Terrible days lie ahead for oil exporters after the Iran nuclear deal opened the world to additional oil supplies from the oil rich country. Already blessed with some of the deepest oil reserves in the world, Iran’s comeback in the oil market will further tilt oil prices downward, spelling liquidity problems for exporters and greater travel options for end consumers.
Oil prices dipped on Wednesday after the news of the Iran nuclear deal hit the wires. The deal would see decades old sanctions imposed by the U.S., the E.U. and the UN, against the Middle East country eased in exchange for curbing their nuclear program. The sanctions effectively locked out a key player from international oil markets, crippling the country’s export capability and gradually reducing its contribution from over 4 million barrels per day (bpd) at its peak to only 1 million bpd.
With the sanctions lifted, oil prices face an inevitable widening glut that will most certainly mean a negative price hit and in turn a positive boost to the global economy. Officials from the National Iranian Oil Company reported that Iran’s oil would see an increased production up to 600,000 bpd, confirming an oncoming supply ramp-up. Adding to the report, officials expressed optimism that the country could hit its initial pre-sanctions 4 million bpd if demand were present. For oil marketers, such news could not have come at a worse time.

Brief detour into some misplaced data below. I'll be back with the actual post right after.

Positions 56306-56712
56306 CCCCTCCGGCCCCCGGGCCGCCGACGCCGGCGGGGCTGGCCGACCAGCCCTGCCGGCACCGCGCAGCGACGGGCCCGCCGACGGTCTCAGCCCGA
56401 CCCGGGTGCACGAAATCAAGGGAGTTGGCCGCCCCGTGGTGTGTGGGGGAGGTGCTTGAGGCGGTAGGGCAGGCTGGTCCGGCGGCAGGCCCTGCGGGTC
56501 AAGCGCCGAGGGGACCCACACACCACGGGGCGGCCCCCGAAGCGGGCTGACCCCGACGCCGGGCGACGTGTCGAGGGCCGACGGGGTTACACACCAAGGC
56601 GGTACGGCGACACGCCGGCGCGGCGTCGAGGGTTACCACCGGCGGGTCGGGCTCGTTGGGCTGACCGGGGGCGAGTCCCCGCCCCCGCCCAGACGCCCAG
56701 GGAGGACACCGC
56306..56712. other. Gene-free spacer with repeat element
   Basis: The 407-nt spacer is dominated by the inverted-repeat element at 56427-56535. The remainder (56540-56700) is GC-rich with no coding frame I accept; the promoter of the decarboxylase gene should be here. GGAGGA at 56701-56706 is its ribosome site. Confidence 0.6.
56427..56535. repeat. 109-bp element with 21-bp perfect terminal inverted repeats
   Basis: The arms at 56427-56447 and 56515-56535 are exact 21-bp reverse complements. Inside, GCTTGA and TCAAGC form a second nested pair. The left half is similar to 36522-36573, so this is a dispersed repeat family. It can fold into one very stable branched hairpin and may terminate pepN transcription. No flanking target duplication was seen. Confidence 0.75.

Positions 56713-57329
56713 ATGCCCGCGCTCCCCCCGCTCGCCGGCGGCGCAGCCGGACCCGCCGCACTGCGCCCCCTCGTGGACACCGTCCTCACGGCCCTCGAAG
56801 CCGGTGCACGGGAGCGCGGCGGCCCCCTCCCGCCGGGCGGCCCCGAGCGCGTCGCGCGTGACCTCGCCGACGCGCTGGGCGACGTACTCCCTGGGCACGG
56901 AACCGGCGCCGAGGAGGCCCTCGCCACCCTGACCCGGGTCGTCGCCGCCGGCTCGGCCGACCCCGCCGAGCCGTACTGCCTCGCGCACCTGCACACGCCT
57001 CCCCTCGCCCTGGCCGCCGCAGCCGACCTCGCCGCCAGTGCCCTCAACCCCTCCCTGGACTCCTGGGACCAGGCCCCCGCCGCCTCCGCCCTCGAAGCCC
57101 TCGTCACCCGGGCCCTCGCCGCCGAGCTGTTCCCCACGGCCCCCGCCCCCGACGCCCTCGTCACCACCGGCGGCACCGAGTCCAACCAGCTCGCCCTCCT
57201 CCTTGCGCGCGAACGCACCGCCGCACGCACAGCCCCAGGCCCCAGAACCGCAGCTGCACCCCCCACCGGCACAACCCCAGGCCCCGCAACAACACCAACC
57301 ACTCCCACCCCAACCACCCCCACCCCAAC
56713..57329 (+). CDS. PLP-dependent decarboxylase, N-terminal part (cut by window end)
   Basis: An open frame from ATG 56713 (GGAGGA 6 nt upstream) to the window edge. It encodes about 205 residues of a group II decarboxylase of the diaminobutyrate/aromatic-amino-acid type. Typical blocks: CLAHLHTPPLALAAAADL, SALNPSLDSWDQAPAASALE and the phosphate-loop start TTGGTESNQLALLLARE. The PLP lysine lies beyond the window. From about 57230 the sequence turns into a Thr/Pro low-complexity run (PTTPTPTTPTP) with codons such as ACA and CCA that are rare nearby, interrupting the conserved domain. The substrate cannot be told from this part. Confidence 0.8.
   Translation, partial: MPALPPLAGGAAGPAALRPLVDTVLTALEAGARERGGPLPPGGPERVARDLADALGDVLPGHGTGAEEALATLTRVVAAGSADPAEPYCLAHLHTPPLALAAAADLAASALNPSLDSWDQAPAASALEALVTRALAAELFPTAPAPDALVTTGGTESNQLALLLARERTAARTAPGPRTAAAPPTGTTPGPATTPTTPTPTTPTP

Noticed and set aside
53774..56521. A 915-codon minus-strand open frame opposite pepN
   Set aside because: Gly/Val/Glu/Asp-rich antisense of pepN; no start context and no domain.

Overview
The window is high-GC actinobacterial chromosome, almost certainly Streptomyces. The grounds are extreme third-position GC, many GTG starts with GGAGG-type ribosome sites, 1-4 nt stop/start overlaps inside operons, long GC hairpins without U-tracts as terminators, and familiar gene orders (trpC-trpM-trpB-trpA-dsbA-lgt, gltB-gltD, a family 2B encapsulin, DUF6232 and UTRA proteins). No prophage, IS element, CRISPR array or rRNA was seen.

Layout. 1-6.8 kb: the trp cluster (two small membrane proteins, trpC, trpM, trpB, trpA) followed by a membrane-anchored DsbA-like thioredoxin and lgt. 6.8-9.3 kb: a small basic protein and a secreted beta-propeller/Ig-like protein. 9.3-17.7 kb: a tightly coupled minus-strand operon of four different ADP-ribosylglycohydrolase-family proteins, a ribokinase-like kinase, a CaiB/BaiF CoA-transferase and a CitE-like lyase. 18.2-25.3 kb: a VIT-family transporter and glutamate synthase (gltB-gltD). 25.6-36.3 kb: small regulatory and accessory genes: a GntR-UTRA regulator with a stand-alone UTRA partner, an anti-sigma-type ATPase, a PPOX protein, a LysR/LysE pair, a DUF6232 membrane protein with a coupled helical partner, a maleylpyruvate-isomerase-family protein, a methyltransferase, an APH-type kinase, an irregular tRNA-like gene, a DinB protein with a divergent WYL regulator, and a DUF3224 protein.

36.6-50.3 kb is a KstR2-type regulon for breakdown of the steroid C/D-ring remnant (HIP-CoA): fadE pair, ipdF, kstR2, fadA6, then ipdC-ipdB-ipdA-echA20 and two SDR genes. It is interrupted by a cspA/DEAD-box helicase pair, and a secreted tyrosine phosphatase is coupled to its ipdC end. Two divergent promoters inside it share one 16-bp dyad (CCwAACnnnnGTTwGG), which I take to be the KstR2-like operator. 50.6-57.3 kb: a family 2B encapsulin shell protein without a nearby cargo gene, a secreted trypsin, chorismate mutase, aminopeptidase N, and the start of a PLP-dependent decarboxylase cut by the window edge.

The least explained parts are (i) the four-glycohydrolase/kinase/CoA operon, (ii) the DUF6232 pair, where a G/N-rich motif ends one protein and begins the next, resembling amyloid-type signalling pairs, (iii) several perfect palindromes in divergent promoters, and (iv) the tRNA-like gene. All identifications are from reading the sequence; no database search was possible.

Already, without a vibrant Iranian supply, the international markets are oversupplied by 2 million bpd thanks to an increased production by Russia, Iraq and the Organization of the Petroleum Exporting Countries (OPEC). Economic problems in China, one of the largest energy consumers in the world, have only served to bring down demand, lending dominance to the economics of the free market and sending oil prices to record lows.
A deal with Iran would mark the entrance of a powerful player starved of a piece of the international market and more than eager to compensate for their years of absence. The markets would definitely immediately respond to the news, and they did.
Brent crude went down 50 cents by 1104 Wednesday to close at $58.01 a barrel while U.S. oil futures fell 35 cents to close at $52.69.
Analysts agree that Iran’s oil could reach the market by early 2016. Goldman Sachs analysts estimated Iran’s supply at an additional 200,000-400,000 bpd at the start of 2016, together with the release of an additional 20-40 million barrels in floating storage. In a note to clients, the firm stated, "We view the 2016 prospects for higher OPEC production, including from Iran, as a growing downside risk to our oil price forecast."
As analysts predict a ballooning oil production glut, marketers brace for tougher times ahead. A fierce battle for the oil importing consumers will see prices plummet, benefitting countries which have long been exploited by unreasonably high oil pricing.